Despite similarities, the certifications differ from each other in various perspectives. CEH is an entry-level cert, while Pentest+ is at an intermediate level. Typical job roles can also differ, as shown below.
The difference in eligibility requirements
CompTIA recommends candidates of the PenTest+ exam have CompTIA Security+, Network+ or equivalent knowledge, in addition to a minimum of three to four years of hands-on experience in the information security or related domain. The PenTest+ exam is intended to follow CompTIA Security+, adding a technical, hands-on focus.
EC-Council’s CEH differs in that it requires a candidate to attend official network security training organized by the EC-Council’s Authorized Training Center (ATC) or meet other requirements. Below is a list of some accepted training solutions:
- Web-based training (WBT)
- Computer-based training (CBT)
- Instructor-led training (ILT)
- Academic learning
If a candidate doesn’t receive official training, they must meet the following requirements:
- Have two (2) years of work experience in the information security field
- Pay a non-refundable application fee of $100
- Submit a completed exam eligibility application
The difference in exam details
To earn CompTIA PenTest+, candidates need to pass an exam available at Pearson VUE testing centers and online that covers hands-on, performance-based simulations as well as multiple-choice questions.
To earn EC-Council’s CEH certification, candidates must pass an exam available at Pearson VUE (in-person or remotely proctored) or EC-Council (ECC) test centers. The test only includes multiple-choice questions.
Benefits of CompTIA PenTest+
According to CompTIA, a PenTest+ certification provides professionals with three times more employability. As per the NICE Cybersecurity Workforce Framework, CompTIA PenTest+ covers two more job roles — namely, vulnerability management and vulnerability assessment — in addition to penetration testing. It also reports that, according to Indeed.com, there are approximately three times more vulnerability management and assessment jobs in the U.S. than penetration testing jobs.
Unlike several other pentesting certifications, PenTest+ provides a more comprehensive overview of what a penetration tester should know, from project planning and scoping to project reporting and communication.
CompTIA PenTest+ encourages cybersecurity pros to think offensively with an investigative mindset that can help them assess a modern network's resiliency against cyberattacks, identify vulnerabilities and mitigate risks before something bad happens. Thinking like a penetration tester can help organizations discover weaknesses in security systems.
CompTIA PenTest+ certification validates technical skills and soft ones related to business processes, best practices and professionalism in penetration testing. These skills match the demand and needs of employers and, in the end, provide IT security practitioners with opportunities to earn a good salary and have several job prospects.
In the words of EC-Council: "To beat a hacker, you need to think like one!" This is what the CEH exam and certification is all about: preparing professionals to apply the same knowledge and tools as malicious hackers, but lawfully and legitimately.
According to EC-Council, the CEH program concentrates on ethical hacking, defined as a comprehensive term to encompass a series of functions, including penetration testing.
The CEH certification enables ethical hackers to implement a proactive security approach offensively. This is in addition to the reactive security approach, which is more defensive. Ethical hackers use advanced tools and techniques to perform penetration testing on their computers using a proactive security defense. They act like real hackers, albeit ethical ones, to look for weaknesses and vulnerabilities in targeted systems; in this way, they help their clients keep their networks and data safe against ever-evolving threats.
The credential can provide a career path to IT professionals who have the right mindset that is interesting, stimulating and financially rewarding. The average salary earned by a CEH is $83,591 per annum in 2021.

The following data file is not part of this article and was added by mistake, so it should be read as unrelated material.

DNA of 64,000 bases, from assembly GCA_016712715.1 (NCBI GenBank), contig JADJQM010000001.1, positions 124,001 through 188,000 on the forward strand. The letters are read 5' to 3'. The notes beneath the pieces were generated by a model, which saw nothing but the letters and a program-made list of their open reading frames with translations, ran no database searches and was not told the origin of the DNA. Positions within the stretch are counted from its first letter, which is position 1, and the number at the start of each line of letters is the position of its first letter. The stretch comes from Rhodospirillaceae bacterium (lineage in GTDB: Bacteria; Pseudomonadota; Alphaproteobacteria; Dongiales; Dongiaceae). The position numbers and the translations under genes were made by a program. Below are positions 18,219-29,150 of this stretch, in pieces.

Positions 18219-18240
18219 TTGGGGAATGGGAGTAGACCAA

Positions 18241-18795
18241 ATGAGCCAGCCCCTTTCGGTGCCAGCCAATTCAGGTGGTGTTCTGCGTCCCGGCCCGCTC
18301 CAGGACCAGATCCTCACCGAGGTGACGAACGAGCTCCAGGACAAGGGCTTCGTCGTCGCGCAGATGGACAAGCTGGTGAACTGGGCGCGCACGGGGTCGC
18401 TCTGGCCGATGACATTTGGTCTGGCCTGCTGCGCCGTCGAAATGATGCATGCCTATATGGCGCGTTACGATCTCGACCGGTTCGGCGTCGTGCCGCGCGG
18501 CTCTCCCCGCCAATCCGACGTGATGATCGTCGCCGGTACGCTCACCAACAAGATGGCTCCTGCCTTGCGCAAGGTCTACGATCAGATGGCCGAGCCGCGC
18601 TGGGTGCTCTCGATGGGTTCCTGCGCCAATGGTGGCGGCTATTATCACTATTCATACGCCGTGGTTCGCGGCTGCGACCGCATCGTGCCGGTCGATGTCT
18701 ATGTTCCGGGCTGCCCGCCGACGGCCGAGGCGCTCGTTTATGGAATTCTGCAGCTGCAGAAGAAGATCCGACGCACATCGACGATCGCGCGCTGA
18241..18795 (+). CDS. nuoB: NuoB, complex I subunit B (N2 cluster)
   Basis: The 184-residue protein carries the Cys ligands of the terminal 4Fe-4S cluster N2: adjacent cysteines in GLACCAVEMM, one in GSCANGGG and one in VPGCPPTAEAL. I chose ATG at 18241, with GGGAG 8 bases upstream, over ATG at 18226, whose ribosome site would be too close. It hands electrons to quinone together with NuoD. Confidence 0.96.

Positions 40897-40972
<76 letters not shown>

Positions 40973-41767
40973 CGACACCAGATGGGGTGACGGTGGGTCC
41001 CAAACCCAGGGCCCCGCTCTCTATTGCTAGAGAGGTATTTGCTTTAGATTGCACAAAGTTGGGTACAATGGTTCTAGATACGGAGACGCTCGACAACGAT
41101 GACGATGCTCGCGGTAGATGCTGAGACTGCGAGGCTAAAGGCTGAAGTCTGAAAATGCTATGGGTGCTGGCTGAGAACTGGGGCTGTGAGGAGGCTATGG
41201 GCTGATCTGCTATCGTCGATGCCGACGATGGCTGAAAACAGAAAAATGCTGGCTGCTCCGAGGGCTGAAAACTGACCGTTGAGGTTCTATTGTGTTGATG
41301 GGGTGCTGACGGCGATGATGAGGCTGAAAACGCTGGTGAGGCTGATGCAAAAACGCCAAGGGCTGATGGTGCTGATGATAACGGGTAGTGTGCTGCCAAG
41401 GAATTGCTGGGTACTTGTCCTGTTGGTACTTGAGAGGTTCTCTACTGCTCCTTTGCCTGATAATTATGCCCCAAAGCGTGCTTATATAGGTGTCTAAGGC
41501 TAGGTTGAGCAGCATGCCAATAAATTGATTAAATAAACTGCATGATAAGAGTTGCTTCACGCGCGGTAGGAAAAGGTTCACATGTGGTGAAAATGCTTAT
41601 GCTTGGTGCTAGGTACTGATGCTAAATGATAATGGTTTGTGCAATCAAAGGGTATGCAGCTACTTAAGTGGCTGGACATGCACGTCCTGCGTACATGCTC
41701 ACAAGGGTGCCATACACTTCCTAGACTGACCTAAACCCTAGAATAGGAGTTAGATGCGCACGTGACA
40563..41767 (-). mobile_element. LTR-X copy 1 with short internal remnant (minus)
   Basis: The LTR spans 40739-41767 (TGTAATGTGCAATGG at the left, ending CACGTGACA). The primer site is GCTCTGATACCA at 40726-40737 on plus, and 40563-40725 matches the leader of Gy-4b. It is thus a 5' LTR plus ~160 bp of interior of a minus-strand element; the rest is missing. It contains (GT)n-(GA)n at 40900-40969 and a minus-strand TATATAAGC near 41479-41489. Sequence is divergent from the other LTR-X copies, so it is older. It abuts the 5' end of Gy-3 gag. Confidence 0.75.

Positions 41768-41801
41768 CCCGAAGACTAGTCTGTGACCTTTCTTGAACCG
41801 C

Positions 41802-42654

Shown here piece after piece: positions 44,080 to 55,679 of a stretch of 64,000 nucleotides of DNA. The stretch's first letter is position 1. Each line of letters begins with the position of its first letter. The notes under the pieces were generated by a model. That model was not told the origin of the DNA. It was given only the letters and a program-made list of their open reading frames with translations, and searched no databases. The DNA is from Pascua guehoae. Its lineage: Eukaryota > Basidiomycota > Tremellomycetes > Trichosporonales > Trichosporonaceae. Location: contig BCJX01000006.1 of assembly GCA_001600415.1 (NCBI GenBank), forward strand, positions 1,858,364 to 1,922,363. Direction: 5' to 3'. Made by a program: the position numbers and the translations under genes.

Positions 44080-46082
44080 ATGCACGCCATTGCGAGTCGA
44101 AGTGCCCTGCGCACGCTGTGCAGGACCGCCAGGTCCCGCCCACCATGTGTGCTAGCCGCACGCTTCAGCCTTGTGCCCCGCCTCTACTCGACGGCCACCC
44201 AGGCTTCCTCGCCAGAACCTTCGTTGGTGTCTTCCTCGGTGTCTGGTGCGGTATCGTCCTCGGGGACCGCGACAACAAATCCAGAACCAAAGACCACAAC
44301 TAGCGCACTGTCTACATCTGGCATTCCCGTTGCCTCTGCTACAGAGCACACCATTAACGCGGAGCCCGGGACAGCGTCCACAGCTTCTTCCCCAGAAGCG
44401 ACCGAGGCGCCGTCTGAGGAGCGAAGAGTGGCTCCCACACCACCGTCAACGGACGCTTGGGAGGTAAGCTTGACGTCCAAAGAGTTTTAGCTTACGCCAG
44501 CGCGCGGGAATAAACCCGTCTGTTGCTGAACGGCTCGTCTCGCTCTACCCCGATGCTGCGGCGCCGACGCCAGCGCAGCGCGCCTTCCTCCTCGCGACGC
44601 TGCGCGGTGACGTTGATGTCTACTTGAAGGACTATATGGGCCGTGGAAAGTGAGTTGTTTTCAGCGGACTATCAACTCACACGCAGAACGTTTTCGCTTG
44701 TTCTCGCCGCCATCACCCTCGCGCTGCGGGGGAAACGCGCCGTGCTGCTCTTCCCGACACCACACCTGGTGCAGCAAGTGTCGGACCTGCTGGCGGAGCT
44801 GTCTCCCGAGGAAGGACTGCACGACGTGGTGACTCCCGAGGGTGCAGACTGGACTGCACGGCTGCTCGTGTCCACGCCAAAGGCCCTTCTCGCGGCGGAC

PenTest+ versus CEH: Which certification is right for me?
CompTIA PenTest+ certification suits highly skilled security professionals who perform penetration testing and vulnerability assessments on the targeted systems. This exam also incorporates management skills for planning, scope, management and exploitation of weaknesses. PenTest+-certified professionals can perform penetration testing in various IT environments such as mobile, cloud, desktops, and servers. They identify possible entry points for breaches, weaknesses in systems and organizational structures, and deficiencies in policies and training while protecting the organizational security infrastructure from malicious hackers.
Suppose you already have three or four years of experience in information security and are looking for a career in the penetration realm. In that case, pursuing this credential may be right for you.
EC-Council's CEH certification suits highly skilled security professionals who are well-versed in understanding and knowing the weaknesses and vulnerabilities in targeted systems. In roles as "white-hat hackers," professionals keep corporate networks and data safe against the ever-evolving threats of the Internet by using the same tools and techniques as attackers, but in a lawful manner.
If you already have at least two years of work experience in the information security domain, then pursuing this credential may be right for you.
The bottom line
In this article, we looked closely at the PenTest+ and CEH certifications. Both credentials primarily focus on penetration skills. However, PenTest+ covers other areas of vulnerability management and assessment. At the same time, CEH concentrates more on a proactive approach which allows ethical hackers to perform a pentest using the same tools and techniques that the hackers do. PenTest+ requires three to four years of experience in information security, while CEH needs two years of experience in the same field.
Do you have two to three years of penetration testing or information security experience? If yes, then why not apply for both PenTest+ and CEH? Due to the same practice areas and somewhat similar exam content. Both certifications prepare you for different aspects of the ethical hacking world. They can complement each other in a way that can provide you a competitive edge over other candidates and give you peace of mind on interview day and the job.
- Certified Ethical Hacker Certification, EC-Council
- CompTIA PenTest+ Exam Code PT0-002, CompTIA
- CEH Candidate Handbook v6.0, EC-Council
- Ethical Hacking: Choosing the Right Pathway, EC-Council
- The NEW CompTIA PenTest+: Your Questions Answered, CompTIA
- CompTIA PenTest+ vs. CEH: Which Is the Best Fit for You?, CompTIA
- CEH vs. CompTIA PenTest+: Thoughts from a Penetration Tester, CompTIA
- 5 Reasons Cybersecurity Experts Love CompTIA PenTest+, CompTIA